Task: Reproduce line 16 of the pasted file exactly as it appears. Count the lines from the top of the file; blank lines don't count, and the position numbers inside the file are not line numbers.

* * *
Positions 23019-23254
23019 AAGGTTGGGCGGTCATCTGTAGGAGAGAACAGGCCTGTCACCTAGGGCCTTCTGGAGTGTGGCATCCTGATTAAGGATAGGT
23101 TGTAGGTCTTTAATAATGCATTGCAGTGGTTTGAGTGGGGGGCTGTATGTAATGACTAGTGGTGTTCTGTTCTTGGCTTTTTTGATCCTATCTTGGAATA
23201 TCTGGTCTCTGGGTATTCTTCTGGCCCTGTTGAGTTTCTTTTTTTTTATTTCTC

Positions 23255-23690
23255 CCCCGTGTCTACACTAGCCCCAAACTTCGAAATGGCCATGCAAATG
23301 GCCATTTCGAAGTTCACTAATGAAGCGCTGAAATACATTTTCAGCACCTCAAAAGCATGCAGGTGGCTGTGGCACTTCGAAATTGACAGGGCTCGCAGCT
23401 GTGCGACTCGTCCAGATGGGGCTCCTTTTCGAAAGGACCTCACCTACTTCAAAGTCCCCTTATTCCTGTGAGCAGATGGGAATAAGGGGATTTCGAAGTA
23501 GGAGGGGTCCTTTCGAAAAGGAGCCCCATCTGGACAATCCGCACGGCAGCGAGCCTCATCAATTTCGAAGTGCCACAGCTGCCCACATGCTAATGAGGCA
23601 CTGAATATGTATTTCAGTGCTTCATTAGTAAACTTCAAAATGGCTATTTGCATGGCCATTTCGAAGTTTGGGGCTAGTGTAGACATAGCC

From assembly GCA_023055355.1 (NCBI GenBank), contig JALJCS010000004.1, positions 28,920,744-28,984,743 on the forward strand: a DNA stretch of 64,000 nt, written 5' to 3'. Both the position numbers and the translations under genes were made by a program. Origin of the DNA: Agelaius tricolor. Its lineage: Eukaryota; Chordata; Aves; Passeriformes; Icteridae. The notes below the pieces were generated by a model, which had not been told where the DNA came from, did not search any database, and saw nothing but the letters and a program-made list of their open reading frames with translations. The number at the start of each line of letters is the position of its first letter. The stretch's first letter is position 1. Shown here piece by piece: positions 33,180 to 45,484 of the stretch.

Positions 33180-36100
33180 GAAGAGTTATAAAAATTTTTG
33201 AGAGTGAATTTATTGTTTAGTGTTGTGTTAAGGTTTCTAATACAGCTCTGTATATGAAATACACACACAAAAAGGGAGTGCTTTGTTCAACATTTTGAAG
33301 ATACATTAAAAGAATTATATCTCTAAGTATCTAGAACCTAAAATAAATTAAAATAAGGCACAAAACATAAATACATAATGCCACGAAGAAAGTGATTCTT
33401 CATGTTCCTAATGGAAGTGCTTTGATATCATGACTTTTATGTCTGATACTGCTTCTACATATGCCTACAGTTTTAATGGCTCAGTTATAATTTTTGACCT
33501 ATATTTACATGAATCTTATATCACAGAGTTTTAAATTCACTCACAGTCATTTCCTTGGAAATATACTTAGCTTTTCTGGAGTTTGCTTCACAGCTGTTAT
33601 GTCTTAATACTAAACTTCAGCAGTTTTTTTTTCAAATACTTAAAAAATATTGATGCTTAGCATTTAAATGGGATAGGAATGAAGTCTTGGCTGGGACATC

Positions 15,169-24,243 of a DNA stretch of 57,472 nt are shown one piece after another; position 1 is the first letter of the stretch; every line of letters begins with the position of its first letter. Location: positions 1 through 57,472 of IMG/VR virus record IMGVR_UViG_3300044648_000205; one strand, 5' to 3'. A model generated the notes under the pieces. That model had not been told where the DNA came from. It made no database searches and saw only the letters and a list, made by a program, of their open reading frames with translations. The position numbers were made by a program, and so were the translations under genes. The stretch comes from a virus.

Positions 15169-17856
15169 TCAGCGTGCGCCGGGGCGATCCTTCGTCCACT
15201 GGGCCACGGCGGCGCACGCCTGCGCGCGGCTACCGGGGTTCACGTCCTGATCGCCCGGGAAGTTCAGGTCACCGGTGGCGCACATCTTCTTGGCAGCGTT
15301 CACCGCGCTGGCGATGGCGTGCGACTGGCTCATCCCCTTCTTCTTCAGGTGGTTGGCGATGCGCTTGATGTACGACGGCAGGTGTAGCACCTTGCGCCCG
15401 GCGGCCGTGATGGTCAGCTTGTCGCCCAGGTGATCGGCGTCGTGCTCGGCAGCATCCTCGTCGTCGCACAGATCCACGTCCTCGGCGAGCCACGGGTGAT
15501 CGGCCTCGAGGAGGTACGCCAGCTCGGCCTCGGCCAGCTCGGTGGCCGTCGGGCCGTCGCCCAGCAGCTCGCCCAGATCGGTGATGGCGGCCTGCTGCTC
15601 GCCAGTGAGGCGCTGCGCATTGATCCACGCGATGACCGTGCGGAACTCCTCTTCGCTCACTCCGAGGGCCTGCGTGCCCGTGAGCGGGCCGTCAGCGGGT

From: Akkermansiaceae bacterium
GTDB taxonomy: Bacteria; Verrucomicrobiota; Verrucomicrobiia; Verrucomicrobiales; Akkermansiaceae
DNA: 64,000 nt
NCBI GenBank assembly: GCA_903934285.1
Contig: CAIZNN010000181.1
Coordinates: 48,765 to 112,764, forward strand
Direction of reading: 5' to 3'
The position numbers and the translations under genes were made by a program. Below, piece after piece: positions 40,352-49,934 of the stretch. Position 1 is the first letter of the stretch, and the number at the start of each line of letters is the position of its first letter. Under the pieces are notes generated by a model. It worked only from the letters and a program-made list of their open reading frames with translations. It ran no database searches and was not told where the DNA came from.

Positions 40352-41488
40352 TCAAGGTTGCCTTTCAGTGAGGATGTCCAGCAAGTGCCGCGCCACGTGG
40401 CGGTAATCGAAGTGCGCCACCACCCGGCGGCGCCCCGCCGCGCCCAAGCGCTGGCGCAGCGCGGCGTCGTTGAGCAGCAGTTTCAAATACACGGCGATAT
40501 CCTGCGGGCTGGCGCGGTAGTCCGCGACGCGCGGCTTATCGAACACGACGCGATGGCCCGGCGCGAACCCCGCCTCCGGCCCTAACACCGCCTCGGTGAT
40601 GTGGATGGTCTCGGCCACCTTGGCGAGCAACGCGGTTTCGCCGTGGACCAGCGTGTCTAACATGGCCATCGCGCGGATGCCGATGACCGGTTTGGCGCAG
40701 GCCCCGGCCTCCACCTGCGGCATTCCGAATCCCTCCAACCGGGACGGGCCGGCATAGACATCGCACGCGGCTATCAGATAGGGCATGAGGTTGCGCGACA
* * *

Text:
33401 CATGTTCCTAATGGAAGTGCTTTGATATCATGACTTTTATGTCTGATACTGCTTCTACATATGCCTACAGTTTTAATGGCTCAGTTATAATTTTTGACCT